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My variant (works as well with array or string input)

function permute($arg) {
    $array = is_string($arg) ? str_split($arg) : $arg;
    if(1 === count($array))
        return $array;
    $result = array();
    foreach($array as $key => $item)
        foreach(permute(array_diff_key($array, array($key => $item))) as $p)
            $result[] = $item . $p;
    return $result;
}

P.S.: Downvoter, please explain your position. This code uses additional str_split and array_diff_key standard functions, but this code snippet is the smallest, it implements pure tail recursion with just one input parameter and it is isomorphic to the input data type.

May be it will lose benchmarks a little when comparing with other implementations (but performance is actually almost the same as in @codaddict answer for several character strings), but why we cann't just consider it as one of the different alternatives which has its own advantages?

share|improve this answer
    
Downvoter, please explain your position –  zavg Sep 18 '13 at 15:25
    
I don't think this deserves a downvote. –  Christian Mark Nov 29 '13 at 1:50
    
If there a multiple occurrences of a letter within $arg, permutations in $result aren't unique. –  Ben Apr 3 at 18:05
    
@ben Yes! and in other solutions are they unique? –  zavg Apr 3 at 18:07
    
Depends on the solution. ;-) Didn't want to offend you nor decry your solution. Wasn't sure, if this is well known. What would you suggest to filter the redundant permutations out? –  Ben Apr 3 at 18:25
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I'd say this is a typical backtracking problem.

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I just wrote a class to do such job, I found the Iterator interface fun and very useful for this subject, as storing all combinations may be difficult in term of memory if you are doing some bruteforce-style job (for testing purposes, of course).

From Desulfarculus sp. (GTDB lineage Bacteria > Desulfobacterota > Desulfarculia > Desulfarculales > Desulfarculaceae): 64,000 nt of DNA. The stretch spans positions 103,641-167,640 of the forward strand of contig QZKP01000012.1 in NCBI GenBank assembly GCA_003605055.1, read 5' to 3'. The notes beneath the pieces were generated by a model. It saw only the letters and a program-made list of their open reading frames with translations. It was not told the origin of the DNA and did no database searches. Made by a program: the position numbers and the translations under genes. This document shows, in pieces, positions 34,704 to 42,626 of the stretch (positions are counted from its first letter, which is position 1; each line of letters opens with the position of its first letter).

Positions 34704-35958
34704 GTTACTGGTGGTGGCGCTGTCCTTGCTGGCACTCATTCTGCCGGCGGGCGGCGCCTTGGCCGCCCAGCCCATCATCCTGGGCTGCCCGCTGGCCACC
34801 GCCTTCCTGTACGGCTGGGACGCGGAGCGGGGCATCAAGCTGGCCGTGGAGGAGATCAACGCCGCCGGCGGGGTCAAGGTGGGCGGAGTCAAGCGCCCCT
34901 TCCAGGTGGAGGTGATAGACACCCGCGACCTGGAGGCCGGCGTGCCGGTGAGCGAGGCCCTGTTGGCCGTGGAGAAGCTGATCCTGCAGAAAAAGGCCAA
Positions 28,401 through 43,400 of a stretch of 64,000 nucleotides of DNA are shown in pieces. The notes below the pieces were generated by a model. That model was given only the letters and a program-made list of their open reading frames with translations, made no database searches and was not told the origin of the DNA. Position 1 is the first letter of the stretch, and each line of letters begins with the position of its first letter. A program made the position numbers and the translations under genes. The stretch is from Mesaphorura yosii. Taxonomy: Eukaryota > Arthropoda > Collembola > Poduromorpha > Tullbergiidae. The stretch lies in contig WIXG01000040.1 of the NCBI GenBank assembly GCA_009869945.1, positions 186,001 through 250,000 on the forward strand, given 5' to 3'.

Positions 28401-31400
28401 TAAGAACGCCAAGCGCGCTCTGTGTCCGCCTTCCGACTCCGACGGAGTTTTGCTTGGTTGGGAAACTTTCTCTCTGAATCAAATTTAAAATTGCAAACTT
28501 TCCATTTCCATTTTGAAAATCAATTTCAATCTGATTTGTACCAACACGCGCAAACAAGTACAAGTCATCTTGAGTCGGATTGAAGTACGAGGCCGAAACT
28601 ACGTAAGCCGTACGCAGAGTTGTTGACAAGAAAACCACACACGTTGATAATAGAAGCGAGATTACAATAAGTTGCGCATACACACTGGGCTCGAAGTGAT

class Permute implements Iterator
{

   private $base;
   private $count;
   private $current;

   public function __construct($base)
   {
      $this->base = str_split($base);
      $this->count = count($this->base);
      $this->current = reset($this->base);
   }

   public function current()
   {
      return $this->current;
   }

   public function key()
   {
      return null;
   }

   public function next()
   {
      for ($it = strlen($this->current) - 1; $it >= 0; $it--)
      {
         $pos = array_search($this->current[$it], $this->base);
         if ($pos < ($this->count - 1))
         {
            $this->current[$it] = $this->base[$pos + 1];
            for ($i = $it + 1; $i < strlen($this->current); $i++)
            {
               $this->current[$i] = reset($this->base);
            }
            break ;
         }
      }
      if ($it == -1)
      {
         $this->current = str_repeat(reset($this->base), strlen($this->current) + 1);
      }
   }

   public function rewind()
   {
      $this->cur = reset($this->base);
   }

   public function valid()
   {
      return true;
   }

}

Demo:

$permute = new Permute("ABCD");
foreach ($permute as $test)
{
   echo $test . PHP_EOL;
   if (strlen($test) == 4)
   {
      break;
   }
}

Result:

A B C D AA AB AC AD BA BB BC BD CA CB CC CD DA DB DC DD AAA AAB AAC AAD ABA ABB ABC ABD ACA ACB ACC ACD ADA ADB ADC ADD BAA BAB BAC BAD BBA BBB BBC BBD BCA BCB BCC BCD BDA BDB BDC BDD CAA CAB CAC CAD CBA CBB CBC CBD CCA CCB CCC CCD CDA CDB CDC CDD DAA DAB DAC DAD DBA DBB DBC DBD DCA DCB DCC DCD DDA DDB DDC DDD AAAA